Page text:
This idea of chaos is just innate to the frontend. And so I wanted to try and find a way to harness that so that we could really capture it all up front. It's like, imagine your development workflow if it changed browsers every time that you refresh the page and it changed viewport sizes and it changed network latency and just kind of introduce that chaos directly into their process so that they could see it instead of having to react to it. We could be proactive, which I think is kind of the point of Chaos Engineering in general, right? It's like, let's identify the bugs up front by introducing chaos. So anyway, that was the idea and I didn't follow through because I'm lazy.
Patrick Higgins: You're very busy as well. Brian, thanks so much for coming on the show today. Before we wrap things up, do you have anything you're really excited about that's coming up? Any things that you'd like to plug that are in the future for you?
Brian Holt: I'm pretty excited about some of the courses I've taught for Frontend Masters. I think some of them will really apply to some of the listeners of this. But the one I'm working on right now is the Complete Intro to React v6, but I also recently taught courses on the Complete Intro to Containers, to Linux and the command line and all that's on frontendmasters.com. I know it says frontend in the name, but it's actually a kind of a full stack place now. The other thing that I always want to plug is AnnieCannons and Vets Who Code, who are two of my very, very favorite charities.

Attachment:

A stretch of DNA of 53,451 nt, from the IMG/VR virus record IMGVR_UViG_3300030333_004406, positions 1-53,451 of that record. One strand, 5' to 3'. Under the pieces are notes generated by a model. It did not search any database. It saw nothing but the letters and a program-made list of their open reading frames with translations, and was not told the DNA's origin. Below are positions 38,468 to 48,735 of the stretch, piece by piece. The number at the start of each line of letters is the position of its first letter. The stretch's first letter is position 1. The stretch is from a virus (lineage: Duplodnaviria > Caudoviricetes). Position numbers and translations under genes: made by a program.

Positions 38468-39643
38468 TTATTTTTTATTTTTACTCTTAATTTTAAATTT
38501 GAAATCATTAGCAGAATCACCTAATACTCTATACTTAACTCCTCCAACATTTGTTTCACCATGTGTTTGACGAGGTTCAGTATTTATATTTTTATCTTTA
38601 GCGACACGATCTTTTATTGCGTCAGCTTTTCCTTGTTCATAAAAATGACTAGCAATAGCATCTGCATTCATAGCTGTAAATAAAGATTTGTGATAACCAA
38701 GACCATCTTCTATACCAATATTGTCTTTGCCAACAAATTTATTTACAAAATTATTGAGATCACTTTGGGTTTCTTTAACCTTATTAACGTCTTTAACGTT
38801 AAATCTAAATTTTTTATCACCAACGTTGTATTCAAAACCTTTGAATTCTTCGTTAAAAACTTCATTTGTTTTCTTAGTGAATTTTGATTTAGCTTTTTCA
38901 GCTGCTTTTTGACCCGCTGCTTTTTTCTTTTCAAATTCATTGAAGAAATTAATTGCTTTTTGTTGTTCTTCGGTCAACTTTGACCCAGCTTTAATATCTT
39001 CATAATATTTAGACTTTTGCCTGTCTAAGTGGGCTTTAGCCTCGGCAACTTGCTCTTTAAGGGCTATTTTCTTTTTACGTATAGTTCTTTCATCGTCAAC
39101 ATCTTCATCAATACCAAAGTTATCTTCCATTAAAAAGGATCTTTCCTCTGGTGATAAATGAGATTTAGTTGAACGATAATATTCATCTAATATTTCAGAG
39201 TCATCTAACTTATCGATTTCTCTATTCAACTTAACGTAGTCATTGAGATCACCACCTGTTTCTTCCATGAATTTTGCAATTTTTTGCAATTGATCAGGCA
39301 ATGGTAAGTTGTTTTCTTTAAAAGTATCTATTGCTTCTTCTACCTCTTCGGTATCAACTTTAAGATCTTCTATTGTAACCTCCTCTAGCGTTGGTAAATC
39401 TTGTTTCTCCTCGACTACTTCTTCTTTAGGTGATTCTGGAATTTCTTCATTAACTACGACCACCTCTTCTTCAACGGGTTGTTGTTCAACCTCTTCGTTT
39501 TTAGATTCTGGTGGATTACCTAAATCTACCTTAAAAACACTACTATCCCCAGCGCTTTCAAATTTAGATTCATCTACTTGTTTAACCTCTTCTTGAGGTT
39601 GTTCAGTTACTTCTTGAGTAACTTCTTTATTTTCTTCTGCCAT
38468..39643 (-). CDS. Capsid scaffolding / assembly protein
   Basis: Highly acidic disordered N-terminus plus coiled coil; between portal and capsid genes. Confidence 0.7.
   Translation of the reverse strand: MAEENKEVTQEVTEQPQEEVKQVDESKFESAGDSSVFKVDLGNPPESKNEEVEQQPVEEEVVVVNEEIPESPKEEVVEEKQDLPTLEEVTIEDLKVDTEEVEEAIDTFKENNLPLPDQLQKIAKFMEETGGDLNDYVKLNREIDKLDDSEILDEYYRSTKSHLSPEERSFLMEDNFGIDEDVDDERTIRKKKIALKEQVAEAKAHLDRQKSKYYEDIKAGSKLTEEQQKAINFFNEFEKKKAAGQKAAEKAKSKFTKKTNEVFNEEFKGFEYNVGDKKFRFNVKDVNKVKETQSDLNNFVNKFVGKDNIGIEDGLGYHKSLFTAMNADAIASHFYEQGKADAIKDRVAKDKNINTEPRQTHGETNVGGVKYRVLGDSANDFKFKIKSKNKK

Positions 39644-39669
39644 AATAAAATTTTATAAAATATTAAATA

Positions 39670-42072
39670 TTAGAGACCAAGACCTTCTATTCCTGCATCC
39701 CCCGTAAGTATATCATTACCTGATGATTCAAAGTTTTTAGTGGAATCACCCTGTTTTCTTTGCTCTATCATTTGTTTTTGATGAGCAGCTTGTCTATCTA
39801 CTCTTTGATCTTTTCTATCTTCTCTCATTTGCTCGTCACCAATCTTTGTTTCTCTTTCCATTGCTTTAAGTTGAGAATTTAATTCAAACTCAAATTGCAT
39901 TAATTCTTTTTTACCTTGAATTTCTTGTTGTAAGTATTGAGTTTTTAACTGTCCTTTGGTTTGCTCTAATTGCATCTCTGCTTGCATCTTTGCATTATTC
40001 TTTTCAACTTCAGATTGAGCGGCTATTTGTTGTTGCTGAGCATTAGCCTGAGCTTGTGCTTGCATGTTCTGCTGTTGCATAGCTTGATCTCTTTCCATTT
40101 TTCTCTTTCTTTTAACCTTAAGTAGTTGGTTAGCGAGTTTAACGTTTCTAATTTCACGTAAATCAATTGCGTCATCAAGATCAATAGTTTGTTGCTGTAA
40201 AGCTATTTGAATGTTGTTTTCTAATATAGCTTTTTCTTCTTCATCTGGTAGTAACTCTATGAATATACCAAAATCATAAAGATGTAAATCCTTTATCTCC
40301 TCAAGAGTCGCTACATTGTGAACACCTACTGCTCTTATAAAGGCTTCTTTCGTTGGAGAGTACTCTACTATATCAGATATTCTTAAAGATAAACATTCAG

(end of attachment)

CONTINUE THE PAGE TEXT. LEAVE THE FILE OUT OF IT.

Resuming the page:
Patrick Higgins: Awesome, great plugs. I can attest to Frontend Masters being really good, and I've learned a lot on there from Brian, so thank you very much for that, Brian. Thanks for coming on the show. It's been an absolute pleasure.
Brian Holt: Yeah, no, thanks for having me.
Jason Yee: For links to all the information mentioned, visit our website at gremlin.com/podcast. If you liked this episode, subscribe to Break Things on Purpose on Spotify, Apple Podcasts, or wherever you get your podcasts. Our theme song is called Battle of Pogs by Komiku, and is available on loyaltyfreakmusic.com